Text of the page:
• Elaina Simpson, C.S.

Overcoming the temptation to compare


The so-called "liar" likes to suggest itself in making comparisons-- To make the challenge feel more personal and real.

To refute this whole idea, we can start with God. What God is, what God does. It's always helpful to go straight to God in prayer--

"God is like Himself and like nothing else. He is universal and primitive. His character admits of no degrees of comparison. God is not part, but the whole." (Mis. 102:12–14 (to 2nd .))


If God is incapable of making comparisons, isn't that also what's true for His/Her direct image, likeness and reflection?

Letting go of the temptation to compare gives us a higher sense of a freedom from discouragement, or self-focused thinking. It also removes the distraction of worrying about what's happening 'over there' so that we can focus on what's right here.

Not only that, but this keeps thought away from the false belief of vanity.

Mary Baker Eddy quotes Shakesphere in her writing titled "VAINGLORY." Which, is another word for vanity.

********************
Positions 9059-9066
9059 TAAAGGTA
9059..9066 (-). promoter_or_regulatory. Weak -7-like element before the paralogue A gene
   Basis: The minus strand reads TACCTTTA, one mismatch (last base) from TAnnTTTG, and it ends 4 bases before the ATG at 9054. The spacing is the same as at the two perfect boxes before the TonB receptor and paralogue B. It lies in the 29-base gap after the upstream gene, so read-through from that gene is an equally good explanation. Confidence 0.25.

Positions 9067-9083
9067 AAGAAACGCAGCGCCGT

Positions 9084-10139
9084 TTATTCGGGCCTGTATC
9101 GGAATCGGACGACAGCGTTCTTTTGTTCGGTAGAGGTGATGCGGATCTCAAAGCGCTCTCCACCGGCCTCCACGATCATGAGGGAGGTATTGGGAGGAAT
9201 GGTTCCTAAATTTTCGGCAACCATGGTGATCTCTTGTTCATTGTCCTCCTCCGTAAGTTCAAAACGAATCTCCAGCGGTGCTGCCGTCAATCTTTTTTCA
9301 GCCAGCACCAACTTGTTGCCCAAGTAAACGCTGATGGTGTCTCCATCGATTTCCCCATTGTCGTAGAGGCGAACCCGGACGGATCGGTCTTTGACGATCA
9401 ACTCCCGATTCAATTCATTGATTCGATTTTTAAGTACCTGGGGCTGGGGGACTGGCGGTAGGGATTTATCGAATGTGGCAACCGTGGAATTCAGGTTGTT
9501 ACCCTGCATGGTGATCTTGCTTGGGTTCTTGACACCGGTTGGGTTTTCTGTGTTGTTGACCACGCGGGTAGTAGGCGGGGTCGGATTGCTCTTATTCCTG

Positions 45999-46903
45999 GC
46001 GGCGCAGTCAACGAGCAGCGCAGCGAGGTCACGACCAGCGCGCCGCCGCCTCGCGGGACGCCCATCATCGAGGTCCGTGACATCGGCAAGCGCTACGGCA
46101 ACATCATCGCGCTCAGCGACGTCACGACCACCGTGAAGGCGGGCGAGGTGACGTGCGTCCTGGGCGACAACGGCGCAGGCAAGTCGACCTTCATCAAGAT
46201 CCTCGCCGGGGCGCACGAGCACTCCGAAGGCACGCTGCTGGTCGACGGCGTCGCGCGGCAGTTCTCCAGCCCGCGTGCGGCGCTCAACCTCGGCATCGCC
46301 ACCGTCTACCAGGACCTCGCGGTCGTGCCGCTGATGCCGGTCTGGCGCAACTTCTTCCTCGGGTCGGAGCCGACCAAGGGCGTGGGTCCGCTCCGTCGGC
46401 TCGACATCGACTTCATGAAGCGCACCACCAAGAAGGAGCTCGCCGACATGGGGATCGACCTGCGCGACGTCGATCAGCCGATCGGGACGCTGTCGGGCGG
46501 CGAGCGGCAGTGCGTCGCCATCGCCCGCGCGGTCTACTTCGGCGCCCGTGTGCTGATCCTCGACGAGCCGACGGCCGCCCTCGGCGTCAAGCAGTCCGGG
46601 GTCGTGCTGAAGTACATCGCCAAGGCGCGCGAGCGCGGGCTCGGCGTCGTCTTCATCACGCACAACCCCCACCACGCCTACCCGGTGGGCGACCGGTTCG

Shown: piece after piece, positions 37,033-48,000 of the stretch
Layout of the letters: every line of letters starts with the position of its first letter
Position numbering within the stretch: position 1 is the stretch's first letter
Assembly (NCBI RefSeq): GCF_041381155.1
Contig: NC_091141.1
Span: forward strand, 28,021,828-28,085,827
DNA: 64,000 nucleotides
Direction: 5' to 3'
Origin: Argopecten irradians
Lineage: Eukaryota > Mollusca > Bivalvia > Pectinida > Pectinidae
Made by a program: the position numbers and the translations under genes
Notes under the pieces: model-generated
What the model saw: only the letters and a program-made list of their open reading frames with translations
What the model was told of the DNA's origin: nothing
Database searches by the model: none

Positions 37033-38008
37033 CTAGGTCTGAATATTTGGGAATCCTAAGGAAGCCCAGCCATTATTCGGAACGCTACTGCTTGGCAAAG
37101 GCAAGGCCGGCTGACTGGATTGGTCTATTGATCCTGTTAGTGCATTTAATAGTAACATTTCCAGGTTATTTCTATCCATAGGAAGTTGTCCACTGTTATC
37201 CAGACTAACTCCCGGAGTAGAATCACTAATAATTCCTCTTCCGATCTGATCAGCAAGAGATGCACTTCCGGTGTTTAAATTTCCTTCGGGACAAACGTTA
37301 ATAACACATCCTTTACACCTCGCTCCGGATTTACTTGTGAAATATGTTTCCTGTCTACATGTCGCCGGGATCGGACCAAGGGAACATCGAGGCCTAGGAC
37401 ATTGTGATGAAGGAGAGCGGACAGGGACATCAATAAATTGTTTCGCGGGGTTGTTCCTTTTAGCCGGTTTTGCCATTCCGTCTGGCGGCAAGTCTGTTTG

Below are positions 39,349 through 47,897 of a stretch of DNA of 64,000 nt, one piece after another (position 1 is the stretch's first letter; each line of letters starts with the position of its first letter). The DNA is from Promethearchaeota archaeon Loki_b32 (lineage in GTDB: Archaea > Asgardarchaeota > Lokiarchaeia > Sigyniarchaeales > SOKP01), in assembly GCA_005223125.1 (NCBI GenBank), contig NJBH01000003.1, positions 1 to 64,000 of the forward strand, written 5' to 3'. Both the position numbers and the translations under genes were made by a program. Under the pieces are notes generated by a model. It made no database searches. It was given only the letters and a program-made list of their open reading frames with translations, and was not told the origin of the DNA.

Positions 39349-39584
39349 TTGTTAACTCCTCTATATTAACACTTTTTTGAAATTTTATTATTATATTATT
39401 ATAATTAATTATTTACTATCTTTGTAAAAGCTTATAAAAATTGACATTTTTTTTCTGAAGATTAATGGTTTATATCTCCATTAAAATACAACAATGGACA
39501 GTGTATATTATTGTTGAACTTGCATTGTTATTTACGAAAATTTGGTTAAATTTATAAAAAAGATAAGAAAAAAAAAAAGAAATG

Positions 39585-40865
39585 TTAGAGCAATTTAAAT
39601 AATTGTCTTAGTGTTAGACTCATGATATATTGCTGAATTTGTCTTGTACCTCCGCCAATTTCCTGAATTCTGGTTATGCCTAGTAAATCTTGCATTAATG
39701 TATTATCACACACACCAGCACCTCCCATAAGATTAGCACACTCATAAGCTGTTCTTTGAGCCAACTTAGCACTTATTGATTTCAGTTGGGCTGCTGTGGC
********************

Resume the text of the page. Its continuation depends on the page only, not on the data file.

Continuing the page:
"'Comparisons are odorous.' — Shakespeare"

Mrs. Eddy comments-- "Two personal queries give point to human action: Who shall be greatest? and, Who shall be best? Earthly glory is vain; but not vain enough to attempt pointing the way to heaven, the harmony of being." (Mis. 267:14–15; 268:3–6)

She ends with this quote from the Bible:

“He that glorieth, let him glory in the Lord.” (Mis. 267:14–15; 268:3–6; 270:26)


A friend from Oregon shared an idea on how she prayed about feeling "less than." She realized that like a jig-saw puzzel, each piece is unique-- but needed. Without 1 piece, it ruins the whole puzzel.

Similarly, this is true with flowers. No flower looks at another flower and wonders why it isn't growing and isn't beautiful. Our true nature is actually above animalistic threats, competition and comparisons. Mary Baker Eddy writes in Science and Health with Key to the Scriptures, "The notion that animal natures can possibly give force to character is too absurd for consideration..."(SH 67:18–23)

Like the flower, it's natural to just beauitfully grow, shine and express.

Doing this, aids in healing. It helps us see what we are, instead of what we are not. Thought is then on Good, rather than lack. If we see Good in another, that's of course a promise that we can see it in ourselves.